(BROOKLYN, NEW YORK)— It seems utopian to envision the potential victory a scrappy group of activists fighting for Brooklyn Botanical Gardens, who are up against Cornell Realty and Carmel Partners, real estate developers valued at multi-millions of dollars each. However, a Judge has dealt them a small victory in chastising the developer for proceeding with construction without permission, Brooklyn Paper reports.
There are three keys megaprojects set to rise in Crown Heights near the attractive Botanical Gardens: the 39-story development at 960 Franklin Avenue, 40 Crown Street, and 931 Carroll Street. 960 Franklin Avenue is the primary villain; the other two are the site of the minor victory at hand. While developers were hit with a temporary restraining order that halted development in April 2019, they were recently caught engaging in “preliminary construction work” (soil excavation, in preparation for the pouring of cement) at 931 Carroll Street, according to Brooklyn Paper. After the activists filed charges of contempt against the developers, the judge issued a temporary bond injunction (a somewhat stronger restraining order). “The city and the developers are not above the law,” Alicia Boyd told Brooklyn Paper.
The original suit was brought against both the developers and the City of New York by Alicia Boyd, an anti-gentrification activist and founder of Movement to Protect the People. The suit claims that the City did not conduct a thorough enough environmental review process when seeking rezoning for the new development. Namely, that the shadow cast by the towers would likely destroy the beloved Brooklyn Botanical Gardens (BBG) exotic and sensitive plants (gardening experts concur; proponents of the development say it doesn’t sound plausible).
The BBG suit echoes a suit brought in Inwood earlier this year. Despite the fact that developers are subjected to a lengthy and tedious environmental review process, the process is mostly bureaucratic: many developer-led requests for rezoning are approved. Now, more activists are claiming these environmental review processes are biased and inadequate. Is the Uniform Land Use Review and Procedure (ULURP) actually fulfilling its function of protecting the people, or merely protecting the city and developers from criticism?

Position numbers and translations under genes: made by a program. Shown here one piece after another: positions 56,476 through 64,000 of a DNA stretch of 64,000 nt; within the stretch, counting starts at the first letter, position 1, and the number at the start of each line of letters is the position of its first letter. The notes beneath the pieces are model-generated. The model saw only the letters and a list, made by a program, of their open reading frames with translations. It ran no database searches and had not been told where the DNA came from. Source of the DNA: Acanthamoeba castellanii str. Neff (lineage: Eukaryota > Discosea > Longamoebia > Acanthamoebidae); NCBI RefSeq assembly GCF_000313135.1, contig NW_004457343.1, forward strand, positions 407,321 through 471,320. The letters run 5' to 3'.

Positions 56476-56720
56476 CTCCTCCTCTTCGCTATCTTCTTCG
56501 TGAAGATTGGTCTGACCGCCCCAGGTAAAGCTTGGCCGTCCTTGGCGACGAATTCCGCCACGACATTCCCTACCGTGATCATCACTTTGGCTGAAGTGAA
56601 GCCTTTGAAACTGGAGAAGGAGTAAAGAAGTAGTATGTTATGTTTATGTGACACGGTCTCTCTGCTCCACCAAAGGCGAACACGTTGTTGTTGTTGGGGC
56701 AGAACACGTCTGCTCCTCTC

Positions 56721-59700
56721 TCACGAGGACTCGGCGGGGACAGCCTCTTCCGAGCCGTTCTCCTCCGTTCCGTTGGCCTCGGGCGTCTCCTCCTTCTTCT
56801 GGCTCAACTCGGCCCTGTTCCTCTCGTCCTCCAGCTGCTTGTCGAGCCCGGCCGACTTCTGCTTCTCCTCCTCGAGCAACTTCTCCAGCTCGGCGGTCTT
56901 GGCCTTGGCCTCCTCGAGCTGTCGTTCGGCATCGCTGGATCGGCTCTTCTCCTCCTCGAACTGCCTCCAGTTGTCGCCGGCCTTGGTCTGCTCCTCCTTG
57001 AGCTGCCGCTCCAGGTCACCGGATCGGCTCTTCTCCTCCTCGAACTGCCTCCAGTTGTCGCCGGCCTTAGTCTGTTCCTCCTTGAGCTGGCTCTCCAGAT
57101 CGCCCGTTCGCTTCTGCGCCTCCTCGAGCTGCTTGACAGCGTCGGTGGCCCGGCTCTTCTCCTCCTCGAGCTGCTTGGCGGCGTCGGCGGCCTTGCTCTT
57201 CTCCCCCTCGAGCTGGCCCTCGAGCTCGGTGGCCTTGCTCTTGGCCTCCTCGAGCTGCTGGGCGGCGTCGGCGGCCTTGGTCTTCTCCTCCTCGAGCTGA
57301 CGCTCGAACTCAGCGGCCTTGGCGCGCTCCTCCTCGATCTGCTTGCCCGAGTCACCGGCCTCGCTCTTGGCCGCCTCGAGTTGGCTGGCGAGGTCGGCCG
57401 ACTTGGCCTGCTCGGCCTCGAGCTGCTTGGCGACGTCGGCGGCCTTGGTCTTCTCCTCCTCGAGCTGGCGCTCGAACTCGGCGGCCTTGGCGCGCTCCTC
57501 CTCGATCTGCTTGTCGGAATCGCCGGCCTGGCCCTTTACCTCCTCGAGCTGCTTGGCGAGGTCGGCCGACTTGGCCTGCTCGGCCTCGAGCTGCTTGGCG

While the suit focuses on BBG, Boyd is a longtime anti-gentrification activist whose core goal is to halt the acceleration of gentrification in the community. Boyd is hated by local officials, and even some potential allies, for her abrasive resistance tactics. However, her lived experience of gentrification is undeniable. While De Blasio’s counterarguments, as well as many pro-development proponents, have hinged on affordable housing, many anti-gentrification activists have questioned how “affordable,” that housing really is. “Affordable” housing rarely helps longtime residents, who are more often than not displaced by new developments. Median rents might rise by hundreds of dollars for those unprotected by rent control or stabilization. Echoing the opposition of many before and after him, Richard Hurley, the president of the Crown Heights Community Council, told the Village Voice, “I cringe at the thought of 20,000 people moving into Crown Heights. People that have been living here for 30 or more years, we haven’t had services. Now that gentrification is happening, now they want to give certain services? Affordable housing? Affordable for whom? The people coming in.”
News stories about the development are swimming with misleading and contradictory information, especially around Councilwoman Laurie Cumbo. Despite reports from Councilwoman Cumbo that she had negotiated “miracle” numbers of affordable housing in the unit before casting her vote to approve rezoning in the neighborhood in late 2018, in September 2019 a lawsuit spearheaded by an anti-gentrification activist revealed that she was unable to produce any record of the deal. In between her statement and the suit, in March 2019, Cumbo apparently went back on her approval for the project, railing against the proposed “cookie-cutter luxury product,” and siding with community groups like Brooklyn Botanical Gardens and Movement to Protect the People—whose founder Alicia Boyd brought the September lawsuit.